In 1992, I was 23 and the girl who had sex on the first date, if not before.
Not coincidentally, I was also drinking too much and dating a lot of low-wattage losers. After a few drinks, I found myself far more interested in what my date was like with his clothes off. To get him to shut up, my underpants came down. But this strategy was getting me nowhere. I was beginning to suspect that it might be better to date people who didn’t bore me into having sex. It was around this time I was asked out by someone I actually liked, a person in whom I potentially could invest time and energy. He was a gentle, shy creature, the type who might be scared off by my willingness to — well, by my willingness. How to keep myself from jumping him pre-appetizer?
The beauty of my solution lay in its simplicity: I would wear a pair of panties too embarrassing to reveal to him.
The panties in question were a pair of threadbare, beige-gray Hanes Her Way, with an elastic waistband that appeared to have been shredded by raccoons. They were at least a decade old. I don’t recall ever purchasing a pair of underwear that rose above my navel, which leads me to conclude, reluctantly, that I was wearing my mother’s underpants. I can’t imagine how this scenario came to pass, but there it is. My mom’s panties were serving as a chastity belt. She might appreciate the symbolism, if she weren’t praying so hard right now.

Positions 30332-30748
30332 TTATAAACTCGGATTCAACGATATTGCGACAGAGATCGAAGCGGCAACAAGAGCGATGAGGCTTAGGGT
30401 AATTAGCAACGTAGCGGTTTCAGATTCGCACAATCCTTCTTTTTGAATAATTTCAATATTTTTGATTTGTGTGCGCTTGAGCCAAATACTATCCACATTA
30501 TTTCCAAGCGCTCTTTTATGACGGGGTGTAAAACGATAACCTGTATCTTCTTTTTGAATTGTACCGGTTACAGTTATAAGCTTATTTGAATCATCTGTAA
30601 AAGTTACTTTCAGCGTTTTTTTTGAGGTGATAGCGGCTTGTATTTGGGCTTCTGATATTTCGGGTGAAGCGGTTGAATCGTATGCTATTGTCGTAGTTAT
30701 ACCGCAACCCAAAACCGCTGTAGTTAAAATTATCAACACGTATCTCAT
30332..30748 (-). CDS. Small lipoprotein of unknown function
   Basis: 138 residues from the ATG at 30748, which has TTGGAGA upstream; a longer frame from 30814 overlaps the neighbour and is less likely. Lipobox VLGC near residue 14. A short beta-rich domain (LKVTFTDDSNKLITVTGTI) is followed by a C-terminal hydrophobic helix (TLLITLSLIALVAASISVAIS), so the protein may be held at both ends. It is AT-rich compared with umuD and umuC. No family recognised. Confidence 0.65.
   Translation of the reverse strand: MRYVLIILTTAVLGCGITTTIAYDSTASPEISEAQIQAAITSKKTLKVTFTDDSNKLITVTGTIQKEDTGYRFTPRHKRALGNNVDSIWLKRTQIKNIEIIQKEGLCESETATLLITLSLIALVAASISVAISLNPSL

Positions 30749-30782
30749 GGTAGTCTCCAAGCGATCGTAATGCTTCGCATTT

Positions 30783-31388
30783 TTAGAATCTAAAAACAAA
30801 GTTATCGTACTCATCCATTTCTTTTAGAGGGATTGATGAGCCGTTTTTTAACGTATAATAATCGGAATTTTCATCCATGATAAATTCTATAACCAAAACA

I’ve told this story to friends who can’t understand the notion of owning bad underwear. These friends traipse around with wry smiles on their faces, luxuriating in the knowledge that the garment separating their crotches from the public is a pair of silky hand-sewn pink-and-black lace-lined boyshorts. Well, bully for them. As for me, I have long had a collection of good underwear, with some bad ones loitering around like ugly, demented cousins. I wear the good kind when going to a place where I’d prefer to feel like a civilized being and not a subhumanoid in a skirt. The good underwear is not so much for showing off, but for feeling presentable. It’s for knowing that if you were to fall from a hot-air balloon, the spectators below would appreciate your sexy satin knickers. Good underwear hoists and flatters. You don’t have to worry about your good underwear bagging above the waistline of your jeans or dipping below the hem of your shorts. Good underwear obeys.
[pullquote]I have long had a collection of good underwear, with some bad ones loitering around like ugly, demented cousins.[/pullquote]